Dear Short Answers >> I have a friend who goes out to lunch with me and after her meal, she takes out a toothpick or a floss stick and begins to pick at her teeth. It turns my stomach as I sit across from her. Am I wrong to be grossed out?
— Totally Nauseated
DEAR TN >> Sometimes you are so right, it needs no further explanation.
You're right. So what?
Dear Short Answers >> My brother-in-law is 53 and has been an alcoholic for 15 years. He has been arrested, in jail, and homeless. He has no job. His wife left him and his kids won't acknowledge that he is alive. But my husband (his brother) continues to try to help by bailing him out, cleaning him up and sending him money. The only reason he does this is so that Tom (the drunk) won't die before their mother does. But I want my husband to stop. It is tearing him apart inside. We live 1,000 miles away from Tom, so like his wife and kids, we can pretend he doesn't exist. What do you think?
— Sick of It
DEAR SICK >> On every rational level, you are right. Helping Tom is enabling all that ails him. However, we suspect your husband knows this and can't make his heart listen to his head. Hard to watch, but we suggest you leave it alone because you are unlikely to effect the outcome.
Go with the flow
Dear Short Answers >> I hate "token gifts." I'm an all-or-nothing kind of guy, but friends and relatives seem to prefer giving and getting some piece of junk. I would rather get or give something significant — or skip the whole thing. What should I do? Roll over or hide through all the birthdays, holidays and other gift-giving occasions?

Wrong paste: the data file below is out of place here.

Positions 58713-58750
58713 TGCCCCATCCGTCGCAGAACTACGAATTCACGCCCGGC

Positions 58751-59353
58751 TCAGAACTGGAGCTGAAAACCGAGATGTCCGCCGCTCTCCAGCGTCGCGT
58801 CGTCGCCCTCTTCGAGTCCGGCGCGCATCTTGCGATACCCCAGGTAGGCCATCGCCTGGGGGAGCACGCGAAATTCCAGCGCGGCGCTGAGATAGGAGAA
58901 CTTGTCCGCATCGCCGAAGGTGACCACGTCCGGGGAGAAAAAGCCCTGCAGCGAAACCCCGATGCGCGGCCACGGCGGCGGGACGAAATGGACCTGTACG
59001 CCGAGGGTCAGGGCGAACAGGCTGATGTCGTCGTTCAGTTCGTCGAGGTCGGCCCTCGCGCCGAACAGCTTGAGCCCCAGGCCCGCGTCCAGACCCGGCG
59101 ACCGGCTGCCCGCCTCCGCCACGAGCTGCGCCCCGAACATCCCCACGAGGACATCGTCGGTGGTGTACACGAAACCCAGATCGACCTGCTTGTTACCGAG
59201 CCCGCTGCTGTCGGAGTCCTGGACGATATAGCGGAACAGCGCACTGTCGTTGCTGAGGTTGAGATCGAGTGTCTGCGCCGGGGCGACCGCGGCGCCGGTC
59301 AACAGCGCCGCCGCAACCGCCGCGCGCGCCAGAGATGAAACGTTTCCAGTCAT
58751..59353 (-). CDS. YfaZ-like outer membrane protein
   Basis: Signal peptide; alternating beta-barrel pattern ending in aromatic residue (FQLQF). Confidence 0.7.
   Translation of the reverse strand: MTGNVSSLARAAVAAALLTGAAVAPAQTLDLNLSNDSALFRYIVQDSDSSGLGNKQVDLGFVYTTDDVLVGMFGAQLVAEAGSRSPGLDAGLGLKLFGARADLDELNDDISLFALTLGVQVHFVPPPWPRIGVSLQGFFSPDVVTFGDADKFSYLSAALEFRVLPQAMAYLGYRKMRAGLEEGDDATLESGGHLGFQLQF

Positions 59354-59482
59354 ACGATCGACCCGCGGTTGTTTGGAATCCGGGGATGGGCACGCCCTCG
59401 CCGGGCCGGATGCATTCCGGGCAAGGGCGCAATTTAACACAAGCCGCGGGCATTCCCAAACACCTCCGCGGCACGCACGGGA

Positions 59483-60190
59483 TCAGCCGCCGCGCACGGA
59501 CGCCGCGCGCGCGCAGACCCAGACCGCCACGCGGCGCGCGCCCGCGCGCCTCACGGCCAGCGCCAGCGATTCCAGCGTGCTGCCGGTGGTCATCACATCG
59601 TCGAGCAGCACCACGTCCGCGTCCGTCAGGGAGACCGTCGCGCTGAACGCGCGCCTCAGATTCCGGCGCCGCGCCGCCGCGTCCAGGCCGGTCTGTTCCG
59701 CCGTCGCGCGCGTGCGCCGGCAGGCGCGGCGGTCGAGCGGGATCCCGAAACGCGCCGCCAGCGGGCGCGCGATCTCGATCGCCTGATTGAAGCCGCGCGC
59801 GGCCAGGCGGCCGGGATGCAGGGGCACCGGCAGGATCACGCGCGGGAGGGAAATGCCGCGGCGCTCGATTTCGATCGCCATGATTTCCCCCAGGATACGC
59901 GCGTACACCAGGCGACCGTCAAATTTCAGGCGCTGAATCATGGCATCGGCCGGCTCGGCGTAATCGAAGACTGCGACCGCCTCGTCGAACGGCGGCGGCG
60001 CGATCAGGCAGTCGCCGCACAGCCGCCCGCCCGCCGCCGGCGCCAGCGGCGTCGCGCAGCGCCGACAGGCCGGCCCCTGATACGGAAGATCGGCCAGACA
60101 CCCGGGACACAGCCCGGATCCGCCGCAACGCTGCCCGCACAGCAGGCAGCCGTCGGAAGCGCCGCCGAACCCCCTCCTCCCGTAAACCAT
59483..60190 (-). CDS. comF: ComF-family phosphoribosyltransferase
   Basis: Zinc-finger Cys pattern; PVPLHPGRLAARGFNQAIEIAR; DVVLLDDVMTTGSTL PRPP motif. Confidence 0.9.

DEAR BAH >> We get it, but in this case, you should follow the traditions of your friends and family. If you give it some constructive thought, inexpensive or homemade gifts can be fun to ferret out and can be useful or perhaps amusing. And if it makes you feel better — go crazy with gift wrapping.
Recipe for heartache
Dear Short Answers >> Is it possible to be friends with your ex?
— Missing Her
DEAR MISSING >> No. Although there are some exceptions, friendship with an ex is a very risky proposition. There is something inherently unbalanced in the relationship. One party is likely to be needier or more vulnerable and the designation "ex" is the elephant in the room. Person A is not the answer for Person B. This has already been established. Make new friends.
Dear Short Answers >> What do you think about Facebook?
DEAR USER >> This is not something we think about — do it or don't do it.
Dear Short Answers >> How many bones in the human body?
— Billy, the Boy
DEAR BILLY >> Plenty. Only seems to matter when you have a broken one — and not always then, either.